clever double-scanning approach is used to emulate the CGA's 200
        line mode. Double scanning simply repeats each of the CGA's
        lines twice and results in a higher resolution appearance while
        maintaining complete software backward compatibility.

        The only remaining "tweak" required involves keeping the VGA's
        displayed screen height constant which the IBM VGA monitor
        achieves by sensing the polarity of the Vertical Synchronization
        signal sent to it by the VGA adapter. The monitor uses the
        Vertical Sync signal polarity to adjust the spacing between
        successive scan lines so that the VGA's image is kept almost
        uniformly sized throughout the increasing jungle of new, old,
        and older display modes.

        Thus the VGA system scans 350, 400, and 480 lines to achieve
        CGA, EGA, and VGA compatible display modes while leaving the
        horizontal scanning rate set to a constant 31,500 hertz and only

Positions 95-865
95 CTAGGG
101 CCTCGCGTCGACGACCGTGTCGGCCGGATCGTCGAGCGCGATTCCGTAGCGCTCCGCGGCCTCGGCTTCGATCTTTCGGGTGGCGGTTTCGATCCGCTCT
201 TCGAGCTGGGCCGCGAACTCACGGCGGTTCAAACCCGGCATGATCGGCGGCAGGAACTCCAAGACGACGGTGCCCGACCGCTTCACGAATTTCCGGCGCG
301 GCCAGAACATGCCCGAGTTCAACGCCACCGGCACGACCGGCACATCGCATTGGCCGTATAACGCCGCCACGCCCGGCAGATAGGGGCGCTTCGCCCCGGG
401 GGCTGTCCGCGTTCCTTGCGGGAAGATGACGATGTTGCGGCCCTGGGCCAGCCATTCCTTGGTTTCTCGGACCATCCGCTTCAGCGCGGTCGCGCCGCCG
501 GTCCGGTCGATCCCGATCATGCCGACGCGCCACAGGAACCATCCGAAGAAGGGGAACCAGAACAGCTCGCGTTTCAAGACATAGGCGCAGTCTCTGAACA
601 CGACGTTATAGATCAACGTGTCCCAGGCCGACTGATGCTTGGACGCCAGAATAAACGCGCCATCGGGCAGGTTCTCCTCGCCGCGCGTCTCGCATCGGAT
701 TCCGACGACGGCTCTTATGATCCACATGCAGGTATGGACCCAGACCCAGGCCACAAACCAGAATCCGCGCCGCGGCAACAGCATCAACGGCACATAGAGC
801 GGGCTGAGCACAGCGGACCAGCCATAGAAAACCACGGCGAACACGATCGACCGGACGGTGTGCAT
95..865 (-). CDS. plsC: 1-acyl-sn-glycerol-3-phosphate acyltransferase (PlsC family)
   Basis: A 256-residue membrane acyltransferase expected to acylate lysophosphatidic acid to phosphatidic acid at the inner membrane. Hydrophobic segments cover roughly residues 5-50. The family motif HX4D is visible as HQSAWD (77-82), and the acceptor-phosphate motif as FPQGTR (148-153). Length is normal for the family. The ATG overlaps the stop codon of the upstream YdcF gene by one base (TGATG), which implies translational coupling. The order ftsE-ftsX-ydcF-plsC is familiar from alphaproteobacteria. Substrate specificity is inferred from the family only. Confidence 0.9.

tweaking the vertical refresh rate between a happy 60 and 70
        cycles per second. The result is a simpler and far less
        expensive VGA monitor which exceeds the EGA's capabilities and
        delivers far cleaner CGA emulation.

        The other major change presented by the VGA system is an
        expansion of the system's color capabilities. The original CGA
        monitor utilized one signal each for Red, Blue, and Green
        colors, and an additional single signal for intensity which
        delivered 16 total possible colors. The EGA expanded upon this
        by providing two signals each for the Red, Green, and Blue
        colors, thus delivering four intensities of each color, with 64
        color mixtures possible. The VGA's color system operates in an
        ANALOG rather than DIGITAL fashion where varying voltages, rather
        than ON/OFF signals are provided for each color for mixing.
        Software and memory limitations pare the resulting infinite
        color possibilities down to a maximum of 256 colors chosen from